A man who stabbed his girlfriend’s dog with scissors has been banned from owning animals for 10 years.
Declan Milne, 22, from Edinburgh in Scotland, pleaded guilty to inflicting 14 stab wounds with a pair of nail scissors on the dog called Max—a 4-year-old black Labrador.
Following an investigation by the Scottish Society for Prevention of Cruelty to Animals (SPCA), Milne was charged for causing Max unnecessary suffering, according to a statement from the animal welfare charity.
In addition to the 10-year ban on owning animals, a judge sentenced Milne to a four-month restriction of liberty order—which requires him to remain at home from 7:30 p.m. to 7 a.m.—and also ordered him to complete 200 hours of community service.
Milne was brought to justice after the vet who treated Max’s injuries became concerned that they were not accidental. The vet contacted the SPCA’s animal helpline and an inspector, Fiona Thorburn, was assigned to the case.
Max belongs to the parent’s of Milne’s girlfriend. The family had left the dog with Milne and their daughter while they enjoyed a weekend away.
But at one point during the weekend, the girlfriend found the dog cowering in fear with feces all over the floor and on his tail.
She soon realized that Max was bleeding from several wounds spread out across his body. Milne’s girlfriend also noticed that her nail scissors were missing and questioned her boyfriend about it, who said he knew nothing about the dog’s wounds.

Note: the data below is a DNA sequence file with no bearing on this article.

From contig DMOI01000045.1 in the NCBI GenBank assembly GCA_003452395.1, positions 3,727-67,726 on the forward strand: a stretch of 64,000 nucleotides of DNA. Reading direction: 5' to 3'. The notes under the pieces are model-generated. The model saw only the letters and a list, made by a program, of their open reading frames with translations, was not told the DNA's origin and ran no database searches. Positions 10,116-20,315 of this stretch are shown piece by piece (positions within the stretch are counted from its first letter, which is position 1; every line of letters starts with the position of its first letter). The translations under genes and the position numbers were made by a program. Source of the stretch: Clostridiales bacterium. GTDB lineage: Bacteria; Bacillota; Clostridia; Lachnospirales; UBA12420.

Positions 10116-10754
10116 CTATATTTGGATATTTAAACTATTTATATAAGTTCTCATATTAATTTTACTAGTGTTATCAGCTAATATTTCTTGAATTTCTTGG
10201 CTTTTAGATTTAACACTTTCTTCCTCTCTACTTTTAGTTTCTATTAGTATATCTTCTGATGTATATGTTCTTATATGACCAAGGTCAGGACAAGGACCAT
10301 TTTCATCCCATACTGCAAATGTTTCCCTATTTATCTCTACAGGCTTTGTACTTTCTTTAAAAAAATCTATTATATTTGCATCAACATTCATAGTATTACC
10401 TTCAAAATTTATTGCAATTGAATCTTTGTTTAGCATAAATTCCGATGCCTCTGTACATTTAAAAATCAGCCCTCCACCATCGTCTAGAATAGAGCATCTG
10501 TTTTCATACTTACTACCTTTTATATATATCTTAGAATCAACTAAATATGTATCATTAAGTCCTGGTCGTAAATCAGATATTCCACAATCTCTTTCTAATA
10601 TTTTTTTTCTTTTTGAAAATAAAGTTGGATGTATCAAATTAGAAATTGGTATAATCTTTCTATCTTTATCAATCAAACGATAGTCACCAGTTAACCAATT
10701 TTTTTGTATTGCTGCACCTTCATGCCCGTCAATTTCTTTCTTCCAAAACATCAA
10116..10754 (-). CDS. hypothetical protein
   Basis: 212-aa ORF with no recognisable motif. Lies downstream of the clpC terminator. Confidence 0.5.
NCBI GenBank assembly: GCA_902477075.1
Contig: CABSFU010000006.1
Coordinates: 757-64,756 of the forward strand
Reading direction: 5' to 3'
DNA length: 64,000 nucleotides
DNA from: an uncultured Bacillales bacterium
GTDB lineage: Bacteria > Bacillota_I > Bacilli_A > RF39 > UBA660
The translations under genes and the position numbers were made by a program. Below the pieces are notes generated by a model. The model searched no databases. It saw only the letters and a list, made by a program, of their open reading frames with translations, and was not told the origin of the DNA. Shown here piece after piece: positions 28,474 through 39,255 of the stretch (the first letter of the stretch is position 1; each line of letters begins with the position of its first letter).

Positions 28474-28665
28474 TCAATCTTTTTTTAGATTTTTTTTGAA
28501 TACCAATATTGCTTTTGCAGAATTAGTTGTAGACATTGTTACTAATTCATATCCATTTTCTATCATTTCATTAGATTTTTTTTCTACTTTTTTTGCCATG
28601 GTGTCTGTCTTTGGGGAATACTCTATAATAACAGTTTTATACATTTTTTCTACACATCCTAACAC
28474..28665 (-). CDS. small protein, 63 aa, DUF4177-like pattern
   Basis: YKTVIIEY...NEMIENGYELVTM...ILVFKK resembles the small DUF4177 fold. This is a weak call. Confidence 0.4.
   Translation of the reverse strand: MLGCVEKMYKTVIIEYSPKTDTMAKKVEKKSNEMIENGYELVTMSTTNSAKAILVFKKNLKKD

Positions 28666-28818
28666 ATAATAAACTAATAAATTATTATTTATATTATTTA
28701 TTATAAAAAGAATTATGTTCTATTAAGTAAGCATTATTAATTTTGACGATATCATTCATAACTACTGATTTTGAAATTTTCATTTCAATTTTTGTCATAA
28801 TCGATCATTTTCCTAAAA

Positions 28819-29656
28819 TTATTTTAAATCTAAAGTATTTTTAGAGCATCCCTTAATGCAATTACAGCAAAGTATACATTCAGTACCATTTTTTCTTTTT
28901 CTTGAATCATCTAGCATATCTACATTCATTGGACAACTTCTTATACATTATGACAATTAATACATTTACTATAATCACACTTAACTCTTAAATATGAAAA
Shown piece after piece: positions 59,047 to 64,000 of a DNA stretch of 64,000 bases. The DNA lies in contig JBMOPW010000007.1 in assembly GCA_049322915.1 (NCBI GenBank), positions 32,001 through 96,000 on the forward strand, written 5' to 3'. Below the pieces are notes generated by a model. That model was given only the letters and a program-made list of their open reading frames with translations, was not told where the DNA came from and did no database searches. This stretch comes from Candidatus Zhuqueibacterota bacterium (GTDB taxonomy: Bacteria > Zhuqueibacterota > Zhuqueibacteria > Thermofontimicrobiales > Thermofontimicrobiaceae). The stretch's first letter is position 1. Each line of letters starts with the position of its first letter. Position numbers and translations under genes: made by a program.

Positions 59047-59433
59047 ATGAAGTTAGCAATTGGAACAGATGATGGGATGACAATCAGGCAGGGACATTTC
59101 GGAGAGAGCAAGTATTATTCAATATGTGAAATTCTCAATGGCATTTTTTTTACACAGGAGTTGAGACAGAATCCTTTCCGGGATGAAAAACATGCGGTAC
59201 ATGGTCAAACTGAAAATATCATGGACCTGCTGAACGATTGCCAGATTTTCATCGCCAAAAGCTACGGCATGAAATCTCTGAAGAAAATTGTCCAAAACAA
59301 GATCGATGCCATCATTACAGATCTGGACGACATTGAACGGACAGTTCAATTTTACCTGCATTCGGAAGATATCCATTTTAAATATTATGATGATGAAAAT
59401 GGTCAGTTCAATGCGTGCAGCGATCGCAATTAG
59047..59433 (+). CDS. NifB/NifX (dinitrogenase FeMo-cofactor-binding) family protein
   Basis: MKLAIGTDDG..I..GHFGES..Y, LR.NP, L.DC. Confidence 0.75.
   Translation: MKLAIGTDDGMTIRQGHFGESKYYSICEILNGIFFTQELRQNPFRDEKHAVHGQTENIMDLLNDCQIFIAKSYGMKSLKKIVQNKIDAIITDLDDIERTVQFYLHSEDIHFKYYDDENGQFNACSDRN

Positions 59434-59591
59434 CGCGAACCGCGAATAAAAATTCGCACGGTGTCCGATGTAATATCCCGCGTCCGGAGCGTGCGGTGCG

But when Milne presented the nail scissors to her, there was black hair on them. Investigators subsequently took the scissors away for forensic analysis and found dog blood and DNA on them.
After Milne’s girlfriend discovered Max with the fresh injuries, she immediately phoned her family who returned home from their weekend away.
“The family were incredibly concerned and took Max straight to the vet where he received prompt treatment for his wounds,” Thorburn said in a statement. “This has been an incredibly distressing time for Max and his owners. The family trusted Milne to look after their pet and unbeknownst to them, Milne caused Max a great deal of stress and pain. The suffering to Max is not just physical but would have caused him immense mental anguish too.”
Thorburn said the dog sustained puncture wounds to his head, cheek, thighs and muzzle. According to the vet who treated the dog, the injuries were caused by stabbing deliberately with a sharp object.
“We are glad that Milne pled guilty and admitted to this appalling crime,” the inspector said.